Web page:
Wednesday, April 15, 2020

No. 365: David Rubenstein's Fascinating Book

David M. Rubenstein is co-founder and co-executive chairman of the Carlyle Group and a prominent philanthropist. In October 2019, Simon & Shuster published his book entitled The American Story: Conversations with Master Historians. The book consists of 15 conversations with prominent historians about important figures in American history, and a conversation with Chief Justice John G. Roberts Jr. about the U.S. Supreme Court. Here is the list:
Jack D. Warren Jr. on George Washington
David McCullough on John Adams
Jon Meacham on Thomas Jefferson
Ron Chernow on Alexander Hamilton
Walter Isaacson on Benjamin Franklin
Cokie Roberts on Founding Mothers
Doris Kearns Goodwin on Abraham Lincoln
A. Scott Berg on Charles Lindbergh
Jay Winik on Franklin Delano Roosevelt
Jean Edward Smith on Dwight D. Eisenhower
Richard Reaves on John F. Kennedy
Taylor Branch on Martin Luther King Jr. and the Civil Rights Movement
Robert A. Caro on Lyndon B. Johnson
Bob Woodward on Richard M. Nixon and Executive Power
H. W. Brands on Ronald Reagan
Chief Justice John G. Roberts Jr. on the U.S. Supreme Court
David McCullough
When I acquired Rubenstein's book, I could not resist the temptation to start with his conversations with two of my favorite writers: David McCullough and Robert Caro. McCullough received Pulitzer Prizes for his magnificent biographies of Harry Truman and John Adams. Here is a small part of Rubenstein's conversation with McCullough about Adams:
In addition to being the most ardent advocate for independence, Adams made two decisions. He recommended somebody to be the general of the army for the American colonies and somebody to write the Declaration of Independence. Why did he pick George Washington and why did he pick Thomas Jefferson?
He picked Thomas Jefferson because he felt he was the best writer. And he liked him very much and admired him very much.
Washington was a clear choice. There wasn't really much mystery about that. There were so very few to choose from, and they were all young in their thirties or early forties, with no experience. They'd never done this before; none of them had. And it's just miraculous out of this tiny population—2,500,000 people and 500,000 of them were slaves held in bondage. Couldn't vote, had no say.
One of the most important virtues or admirable qualities that we all should know and understand about John Adams is he's the only Founding Father to become president who never owned a slave. As a matter of principle. And [his wife] Abigail was staunchly of that same point of view. The slaves weren't all in the South. They were sort of a status symbol in Boston, and you had servants who were slaves. That was the thing to have.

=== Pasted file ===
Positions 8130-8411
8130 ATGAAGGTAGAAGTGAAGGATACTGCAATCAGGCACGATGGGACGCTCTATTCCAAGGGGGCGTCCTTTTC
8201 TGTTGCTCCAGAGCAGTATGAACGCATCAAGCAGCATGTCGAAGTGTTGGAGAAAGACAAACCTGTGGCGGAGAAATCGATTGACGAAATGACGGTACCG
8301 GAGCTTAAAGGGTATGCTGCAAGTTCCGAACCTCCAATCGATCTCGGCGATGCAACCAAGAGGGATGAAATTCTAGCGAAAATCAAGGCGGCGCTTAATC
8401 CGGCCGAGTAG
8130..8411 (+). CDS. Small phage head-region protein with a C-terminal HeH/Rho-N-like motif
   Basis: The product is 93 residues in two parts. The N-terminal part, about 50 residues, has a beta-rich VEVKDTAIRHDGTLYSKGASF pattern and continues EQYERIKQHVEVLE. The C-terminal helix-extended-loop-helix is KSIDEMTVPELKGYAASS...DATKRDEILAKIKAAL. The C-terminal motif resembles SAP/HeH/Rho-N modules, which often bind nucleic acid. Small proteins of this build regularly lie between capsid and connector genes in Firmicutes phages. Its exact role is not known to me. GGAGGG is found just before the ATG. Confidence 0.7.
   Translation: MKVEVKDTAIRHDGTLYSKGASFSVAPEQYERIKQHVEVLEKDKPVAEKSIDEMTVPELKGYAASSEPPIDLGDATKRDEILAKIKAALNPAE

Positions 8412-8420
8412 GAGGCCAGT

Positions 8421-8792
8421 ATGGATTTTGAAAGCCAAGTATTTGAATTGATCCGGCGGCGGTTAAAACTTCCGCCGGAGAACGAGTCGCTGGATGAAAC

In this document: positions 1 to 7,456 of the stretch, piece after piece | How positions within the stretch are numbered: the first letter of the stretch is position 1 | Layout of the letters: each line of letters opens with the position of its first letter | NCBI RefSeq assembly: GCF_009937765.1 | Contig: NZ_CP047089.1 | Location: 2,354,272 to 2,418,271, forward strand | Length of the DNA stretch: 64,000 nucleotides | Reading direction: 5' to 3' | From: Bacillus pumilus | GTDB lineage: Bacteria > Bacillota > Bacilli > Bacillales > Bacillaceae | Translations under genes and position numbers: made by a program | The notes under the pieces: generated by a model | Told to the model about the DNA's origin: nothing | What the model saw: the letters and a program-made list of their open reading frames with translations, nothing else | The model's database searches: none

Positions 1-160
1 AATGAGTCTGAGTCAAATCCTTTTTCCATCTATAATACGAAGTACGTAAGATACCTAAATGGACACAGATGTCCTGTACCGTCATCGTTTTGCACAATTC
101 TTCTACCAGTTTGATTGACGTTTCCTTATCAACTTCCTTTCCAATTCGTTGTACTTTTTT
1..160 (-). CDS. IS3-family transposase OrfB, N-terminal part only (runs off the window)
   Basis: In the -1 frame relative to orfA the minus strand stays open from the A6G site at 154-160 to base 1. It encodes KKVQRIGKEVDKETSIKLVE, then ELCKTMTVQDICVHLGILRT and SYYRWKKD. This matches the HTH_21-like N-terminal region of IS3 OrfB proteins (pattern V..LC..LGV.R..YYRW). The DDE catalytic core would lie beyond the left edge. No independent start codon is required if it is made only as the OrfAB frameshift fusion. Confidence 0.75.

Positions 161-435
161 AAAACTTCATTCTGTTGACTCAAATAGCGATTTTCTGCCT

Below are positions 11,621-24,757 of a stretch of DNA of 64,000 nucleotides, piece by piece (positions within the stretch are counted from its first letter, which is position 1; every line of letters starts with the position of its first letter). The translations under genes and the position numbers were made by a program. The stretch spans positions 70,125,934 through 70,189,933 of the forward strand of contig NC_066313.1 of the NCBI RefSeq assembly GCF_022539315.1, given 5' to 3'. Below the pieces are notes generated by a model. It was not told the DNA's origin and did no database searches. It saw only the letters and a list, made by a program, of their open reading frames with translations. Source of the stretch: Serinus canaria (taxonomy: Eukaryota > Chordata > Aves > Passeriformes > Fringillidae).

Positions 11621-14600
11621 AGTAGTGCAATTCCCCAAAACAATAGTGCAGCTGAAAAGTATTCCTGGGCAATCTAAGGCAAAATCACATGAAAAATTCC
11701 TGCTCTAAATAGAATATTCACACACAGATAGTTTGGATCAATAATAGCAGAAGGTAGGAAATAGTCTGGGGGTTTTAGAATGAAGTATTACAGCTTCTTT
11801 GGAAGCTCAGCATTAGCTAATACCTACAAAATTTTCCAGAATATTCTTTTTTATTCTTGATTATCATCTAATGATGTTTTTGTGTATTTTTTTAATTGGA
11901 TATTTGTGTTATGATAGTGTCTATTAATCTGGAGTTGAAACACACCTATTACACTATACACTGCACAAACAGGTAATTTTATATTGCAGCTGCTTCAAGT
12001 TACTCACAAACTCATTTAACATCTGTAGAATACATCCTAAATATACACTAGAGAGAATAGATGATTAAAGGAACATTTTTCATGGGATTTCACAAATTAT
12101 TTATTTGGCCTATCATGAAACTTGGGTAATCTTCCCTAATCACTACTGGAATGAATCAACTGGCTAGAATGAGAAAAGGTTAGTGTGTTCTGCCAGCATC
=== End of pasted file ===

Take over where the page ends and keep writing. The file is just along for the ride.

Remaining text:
[Adams] was not an abolitionist, though?
No, he wasn't. Nobody was making an issue of that at the time because they had determined that "we can't solve this one now—we've got to sidestep that." They were really putting in the closet an issue they knew eventually had to be solved.
Robert Caro
Caro has received two Pulitzer Prizes. The first was for his towering biography of Robert Moses, the little known but hugely powerful shaper of New York City. The second was for the third of the first four volumes in his as yet unfinished monumental biography of Lyndon Johnson. Here is a small part of Rubenstein's conversation with Caro about Johnson:
We've largely covered the four volumes of The Years of Lyndon Johnson that you've written. With the beginning of the Johnson administration, you end the fourth volume. When is volume 5 coming out? Is it going to be one volume or two volumes?
Well, you're ruining this terrific interview. I'm about halfway through.
You do all your research and then you write—or type—on your Smith-Corona?
That's in theory true, but when you get into each chapter, you suddenly realize that some file that you had thought wasn't important at the Johnson Presidential Library is key. So you have to go back and look into it.
I want the last book to be in one volume. I'll tell you why: because the arc of Lyndon Johnson's presidency is one arc. He starts with the greatest victory in the history of American politics—to this day, still. Sixty-one-point-one percent over Barry Goldwater, his Republican opponent in the 1964 presidential election.
So he starts with the greatest triumph you can imagine. By the end of it, Vietnam has consumed his presidency, and he has to leave office and go back to his ranch. I want that all to be in one book because I see it as one story....
Lyndon Johnson died of a heart attack at the age of sixty-four, relatively young. Would he have been able to survive with modern medical technology?
I asked his cardiologist that very question. He said, "We could have fixed him in a half-hour angioplasty."
I then read the other 14 sections of the Rubenstein book with great interest. I found the book fascinating, and strongly recommend it.